Relentless winds and rains continued to hit large swathes of the southern United States on Tuesday, causing tornadoes, causing a sudden flood emergency in Alabama and damaging homes from Texas to Virginia.
The National Weather Service (NWS) issued the flash flood emergency for the Birmingham, Alabama area at the start of rush hour, warning that torrential rains – up to five inches in some areas – had already fallen and that two more inches were possible before the storm system continued to move east.
Jefferson County emergency management officials have urged residents not to use the roads as many have been inundated.
Strong winds blowing behind a line of storms toppled trees in central Alabama, where the ground was saturated with water.
In the Birmingham suburb of Homewood, residents huddled on the second-story balcony of a flooded apartment complex.
Rescuers in a small boat paddled through the parking lot past submerged cars.
According to the National Storm Forecasting Center, parts of Louisiana, Mississippi, Alabama and Tennessee, as well as corners of Arkansas and Georgia, were at increased risk of experiencing the worst weather conditions.
This area is home to over 11 million people and includes the cities of Nashville, Tennessee; Birmingham, Alabama; Baton Rouge, Louisiana; and Jackson, Mississippi, forecasters said.
NWS meteorologist Mike Edmonston said: “We will see the three threats in regards to hail, wind and tornadoes on Tuesday.”
The storms killed three people this week and as of Tuesday night more than 350,000 customers were without power from Texas to Maryland, including 143,000 in Mississippi and 76,000 in Virginia, according to poweroutage.us.
Alabama Power Co has reported some 93,000 homes and businesses without power statewide.
With warnings of possible tornadoes spreading eastward from Louisiana, dozens of school systems in Mississippi and Alabama have fired students early so buses and cars don’t have to be on. the road in potentially violent weather.
A Tennessee woman died when a tree fell on her home as storms swept through the state on Tuesday, Weakley County Emergency Management Director Ray Wiggington told WKRN-TV. He said at least six mobile homes were damaged by the falling tree around 4 a.m.
At least eight people were injured when storms that caused tornadoes in Texas overturned tractor-trailers on a freeway and damaged structures.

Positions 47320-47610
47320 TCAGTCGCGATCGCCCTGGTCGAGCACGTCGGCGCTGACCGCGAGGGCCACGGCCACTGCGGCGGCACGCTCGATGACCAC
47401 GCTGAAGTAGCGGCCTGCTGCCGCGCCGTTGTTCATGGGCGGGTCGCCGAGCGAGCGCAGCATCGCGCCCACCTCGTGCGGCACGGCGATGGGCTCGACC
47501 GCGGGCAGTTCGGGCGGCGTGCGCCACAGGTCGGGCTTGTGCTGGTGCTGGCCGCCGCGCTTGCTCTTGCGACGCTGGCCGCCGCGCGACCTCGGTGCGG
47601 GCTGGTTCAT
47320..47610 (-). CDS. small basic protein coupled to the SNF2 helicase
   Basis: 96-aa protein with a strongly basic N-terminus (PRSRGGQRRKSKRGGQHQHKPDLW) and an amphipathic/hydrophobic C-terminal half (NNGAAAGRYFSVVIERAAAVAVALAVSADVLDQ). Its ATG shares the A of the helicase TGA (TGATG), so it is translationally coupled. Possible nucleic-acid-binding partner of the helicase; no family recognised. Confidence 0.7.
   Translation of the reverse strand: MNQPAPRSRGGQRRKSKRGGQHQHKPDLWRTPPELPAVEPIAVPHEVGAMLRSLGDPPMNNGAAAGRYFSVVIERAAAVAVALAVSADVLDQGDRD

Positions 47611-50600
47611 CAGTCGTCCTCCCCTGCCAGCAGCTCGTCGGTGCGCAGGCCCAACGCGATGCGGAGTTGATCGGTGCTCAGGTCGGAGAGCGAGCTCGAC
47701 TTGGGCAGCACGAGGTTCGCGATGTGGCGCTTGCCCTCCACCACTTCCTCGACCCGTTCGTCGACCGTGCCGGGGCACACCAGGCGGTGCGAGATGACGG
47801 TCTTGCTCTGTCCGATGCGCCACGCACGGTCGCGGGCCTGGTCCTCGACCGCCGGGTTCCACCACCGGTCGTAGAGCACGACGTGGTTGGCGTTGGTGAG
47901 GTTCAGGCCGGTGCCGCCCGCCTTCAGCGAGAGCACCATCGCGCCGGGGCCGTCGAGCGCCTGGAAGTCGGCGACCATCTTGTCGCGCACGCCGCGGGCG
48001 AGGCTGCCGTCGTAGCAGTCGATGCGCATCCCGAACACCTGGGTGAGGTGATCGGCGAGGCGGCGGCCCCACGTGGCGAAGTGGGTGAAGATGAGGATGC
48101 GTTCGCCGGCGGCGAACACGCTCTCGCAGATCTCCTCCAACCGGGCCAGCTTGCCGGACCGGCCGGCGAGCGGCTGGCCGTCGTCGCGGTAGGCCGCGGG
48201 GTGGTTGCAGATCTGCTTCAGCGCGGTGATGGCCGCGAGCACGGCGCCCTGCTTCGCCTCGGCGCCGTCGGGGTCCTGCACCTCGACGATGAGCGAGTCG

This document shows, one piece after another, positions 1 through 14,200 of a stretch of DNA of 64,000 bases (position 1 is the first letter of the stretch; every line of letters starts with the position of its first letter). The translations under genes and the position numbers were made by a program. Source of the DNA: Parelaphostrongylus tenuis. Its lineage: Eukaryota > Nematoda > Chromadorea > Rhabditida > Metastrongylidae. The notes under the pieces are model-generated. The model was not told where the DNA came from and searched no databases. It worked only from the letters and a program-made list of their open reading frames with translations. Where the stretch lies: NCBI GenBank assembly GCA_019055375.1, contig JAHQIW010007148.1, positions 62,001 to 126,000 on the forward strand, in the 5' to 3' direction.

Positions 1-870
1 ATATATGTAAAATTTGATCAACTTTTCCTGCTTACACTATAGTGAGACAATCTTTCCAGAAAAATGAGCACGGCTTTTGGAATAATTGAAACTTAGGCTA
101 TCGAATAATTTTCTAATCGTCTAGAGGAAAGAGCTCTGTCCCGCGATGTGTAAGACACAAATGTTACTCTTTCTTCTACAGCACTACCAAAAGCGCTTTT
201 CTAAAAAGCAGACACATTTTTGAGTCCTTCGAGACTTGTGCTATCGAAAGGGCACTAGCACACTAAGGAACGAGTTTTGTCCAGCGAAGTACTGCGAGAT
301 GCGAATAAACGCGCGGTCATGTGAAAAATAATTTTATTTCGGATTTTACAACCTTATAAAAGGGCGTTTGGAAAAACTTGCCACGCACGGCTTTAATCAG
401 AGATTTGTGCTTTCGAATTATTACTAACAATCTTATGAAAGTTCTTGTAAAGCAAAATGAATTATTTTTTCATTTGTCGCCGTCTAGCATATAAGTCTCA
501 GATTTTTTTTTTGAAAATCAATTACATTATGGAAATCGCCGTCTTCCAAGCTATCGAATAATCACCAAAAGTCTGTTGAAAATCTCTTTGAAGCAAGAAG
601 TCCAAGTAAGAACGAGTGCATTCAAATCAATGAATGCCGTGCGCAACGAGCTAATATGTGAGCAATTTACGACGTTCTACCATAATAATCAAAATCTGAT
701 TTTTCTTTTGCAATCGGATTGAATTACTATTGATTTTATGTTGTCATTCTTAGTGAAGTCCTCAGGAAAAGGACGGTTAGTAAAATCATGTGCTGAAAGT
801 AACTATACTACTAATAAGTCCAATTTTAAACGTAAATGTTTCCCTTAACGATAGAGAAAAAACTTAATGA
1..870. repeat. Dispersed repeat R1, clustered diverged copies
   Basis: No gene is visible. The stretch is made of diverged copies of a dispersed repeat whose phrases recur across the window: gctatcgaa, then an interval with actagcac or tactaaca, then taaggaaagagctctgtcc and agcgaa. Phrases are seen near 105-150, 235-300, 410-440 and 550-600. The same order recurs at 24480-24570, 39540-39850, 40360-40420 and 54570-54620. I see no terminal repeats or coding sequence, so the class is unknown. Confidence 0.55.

Three drivers were hospitalized, including one seriously injured, after their semi-trailers overturned in storms Monday night along Interstate 35 near Waxahachie, about 30 miles south of Dallas, officials said.
In addition to the injured tractor-trailer drivers, five other people in Texas were hospitalized after the storm swept through Ellis County, an official said.
County Judge Todd Little told KXAS that between 25 and 50 structures were damaged, but no fatalities.
NWS meteorologist Faith Borden said at least 11 counties in Tennessee were affected by possible EF-0 tornadoes on Tuesday.
The Tennessee Emergency Management Agency said a weather-related death had been reported in Weakley County, but spokesman Dean Flener did not have details of how or when the death occurred. exact where it happened.
Strong winds and heavy rains swept through the Mississippi capital Jackson on Tuesday night as thunder rattled the windows.
High winds cut electricity to many neighborhoods as they cracked tree branches and sent them to nearby homes. The storms left streets strewn with branches and leaves.
On Monday, a fallen tree brought power lines to his vehicle in Douglasville, Ga., West of Atlanta, Douglas County spokesman Rick Martin said.
And in central Georgia, Carla Harris, 55, was killed after a tree fell on her Bonaire home, Houston County emergency officials said.
A tornado that hit Northumberland County in Virginia near the Chesapeake Bay destroyed one home and severely damaged a few others on Monday, but no one was injured.
The tornado followed for about five miles and brought in winds of up to 120 mph.
In Mississippi, forecasters confirmed 12 tornadoes Sunday night, while tornadoes hit South Carolina and southern Kentucky on Monday.